In the Directors' Foreword in the exhibition's large catalogue (which is available softcover for $50 from the bookstore of the Metropolitan Museum of Art), Marjorie B. Cohn, acting director of the Harvard University Art Museums, Cambridge, Massachusetts, Francine Mariani-Ducray, president, Direction des Musées de France, Philippe de Montebello, director of the Metropolitan Museum, Vincent Pomarède, director of the Musée des Beaux-Arts, Lyon, and Charles Saumarez Smith, director of the National Gallery, London, wrote that while Winthrop's gife, "unparalleled in Harvard's history, would instantly make the Fogg Museum a place of international importance to scholars and lovers of art" it "would also make the Winthrop collection one of the least familiar to the general public."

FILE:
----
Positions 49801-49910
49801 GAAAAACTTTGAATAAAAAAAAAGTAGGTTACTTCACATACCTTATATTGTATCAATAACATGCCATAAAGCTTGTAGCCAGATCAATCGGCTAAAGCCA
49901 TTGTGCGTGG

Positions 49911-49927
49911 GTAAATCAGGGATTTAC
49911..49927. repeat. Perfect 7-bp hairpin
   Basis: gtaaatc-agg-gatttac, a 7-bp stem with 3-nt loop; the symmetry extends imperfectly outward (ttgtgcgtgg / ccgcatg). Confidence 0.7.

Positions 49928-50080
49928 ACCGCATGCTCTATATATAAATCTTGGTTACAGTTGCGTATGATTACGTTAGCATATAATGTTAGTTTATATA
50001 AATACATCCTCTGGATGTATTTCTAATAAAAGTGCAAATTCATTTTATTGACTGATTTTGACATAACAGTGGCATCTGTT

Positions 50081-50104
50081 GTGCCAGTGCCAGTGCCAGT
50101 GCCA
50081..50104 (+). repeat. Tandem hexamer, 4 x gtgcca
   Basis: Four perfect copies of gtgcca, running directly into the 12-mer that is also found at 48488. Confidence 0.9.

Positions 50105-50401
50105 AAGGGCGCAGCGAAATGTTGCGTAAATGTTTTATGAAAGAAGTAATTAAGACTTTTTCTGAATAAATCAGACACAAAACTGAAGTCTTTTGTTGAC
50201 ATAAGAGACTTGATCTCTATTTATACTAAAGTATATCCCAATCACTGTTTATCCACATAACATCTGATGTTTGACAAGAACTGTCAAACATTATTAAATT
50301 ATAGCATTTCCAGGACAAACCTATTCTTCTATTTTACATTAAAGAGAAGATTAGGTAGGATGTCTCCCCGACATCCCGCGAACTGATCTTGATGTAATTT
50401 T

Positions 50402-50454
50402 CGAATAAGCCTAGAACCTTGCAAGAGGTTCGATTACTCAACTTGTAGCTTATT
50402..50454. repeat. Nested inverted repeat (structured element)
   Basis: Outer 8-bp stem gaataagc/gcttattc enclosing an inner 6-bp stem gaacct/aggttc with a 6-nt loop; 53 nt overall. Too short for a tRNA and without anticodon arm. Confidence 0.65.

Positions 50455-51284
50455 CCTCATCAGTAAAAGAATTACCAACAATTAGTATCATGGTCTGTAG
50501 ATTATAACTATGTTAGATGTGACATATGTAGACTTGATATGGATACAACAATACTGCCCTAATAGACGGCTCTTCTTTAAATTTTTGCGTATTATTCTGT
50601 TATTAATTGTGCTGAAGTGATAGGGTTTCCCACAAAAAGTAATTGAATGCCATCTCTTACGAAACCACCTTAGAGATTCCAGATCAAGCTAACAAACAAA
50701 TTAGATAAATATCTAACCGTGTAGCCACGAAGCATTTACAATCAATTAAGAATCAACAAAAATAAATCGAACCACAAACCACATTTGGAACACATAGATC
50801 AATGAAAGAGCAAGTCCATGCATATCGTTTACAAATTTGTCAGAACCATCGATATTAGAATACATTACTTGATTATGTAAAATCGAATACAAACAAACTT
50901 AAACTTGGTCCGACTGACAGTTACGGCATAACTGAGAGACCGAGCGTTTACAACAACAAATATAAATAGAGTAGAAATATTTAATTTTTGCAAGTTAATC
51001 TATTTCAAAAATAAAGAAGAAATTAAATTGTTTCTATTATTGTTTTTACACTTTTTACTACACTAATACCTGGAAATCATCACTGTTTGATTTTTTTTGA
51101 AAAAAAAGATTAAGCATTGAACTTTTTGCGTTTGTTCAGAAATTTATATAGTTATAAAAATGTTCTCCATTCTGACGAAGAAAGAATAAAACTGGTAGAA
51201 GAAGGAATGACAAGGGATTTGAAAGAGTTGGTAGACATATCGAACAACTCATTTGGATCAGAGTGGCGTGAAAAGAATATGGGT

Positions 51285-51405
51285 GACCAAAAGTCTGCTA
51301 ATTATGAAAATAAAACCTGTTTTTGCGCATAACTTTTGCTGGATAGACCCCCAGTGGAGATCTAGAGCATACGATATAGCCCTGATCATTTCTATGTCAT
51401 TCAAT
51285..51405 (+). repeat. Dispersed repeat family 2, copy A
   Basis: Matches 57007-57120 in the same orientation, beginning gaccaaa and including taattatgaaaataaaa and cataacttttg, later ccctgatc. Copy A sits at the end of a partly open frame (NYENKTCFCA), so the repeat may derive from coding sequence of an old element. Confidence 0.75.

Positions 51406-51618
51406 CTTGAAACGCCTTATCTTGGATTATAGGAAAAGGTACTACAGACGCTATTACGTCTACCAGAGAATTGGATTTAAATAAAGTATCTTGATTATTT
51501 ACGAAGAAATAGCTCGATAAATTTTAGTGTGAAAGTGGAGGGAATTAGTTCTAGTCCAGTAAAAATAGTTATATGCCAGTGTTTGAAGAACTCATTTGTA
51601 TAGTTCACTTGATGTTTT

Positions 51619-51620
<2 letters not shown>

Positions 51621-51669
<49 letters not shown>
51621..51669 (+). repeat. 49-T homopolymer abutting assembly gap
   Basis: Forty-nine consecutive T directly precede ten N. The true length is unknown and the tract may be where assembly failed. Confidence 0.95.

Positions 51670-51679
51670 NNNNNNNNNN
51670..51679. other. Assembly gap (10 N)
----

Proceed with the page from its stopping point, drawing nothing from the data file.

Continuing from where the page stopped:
"Winthrop's modesty was such that few visitors of Harvard's Art Museums today are aware that its incomparable collection of early Chinese jades and archaic bronzes, Buddhist sculpture, and extraordinary holdings of nineteenth-century French and Pre-Raphaelite masters are due, in large part, to his munificence," the directors continued. "Winthrop's pursuits brought Neolithic Chinese jades and Mesoamerican sculpture together with work by August Rodin and Aristide Maillol, Paul Manship and Eric Gill. His active eye led him to early Italian panel painting and to drawings of then-modern masters, such as Henri Matisse and George Bellows. On the other hand, his collection is not just an assemblage of a broad spectrum of extraordinary objects. In the field of nineteenth-century Western painting, it is unique: it is the only collection, anywhere, to represent, at a uniformly high level of quality, the complete history of American, British and French painting and drawing. Harvard has always respected Winthrop's wish that his collection be available for study at the university. Therefore, for more than sixty years it has not loaned a single object from his bequest to any exhibition, no matter how important. However, an impending closing of the museum for architectural renovation created a new opportunity."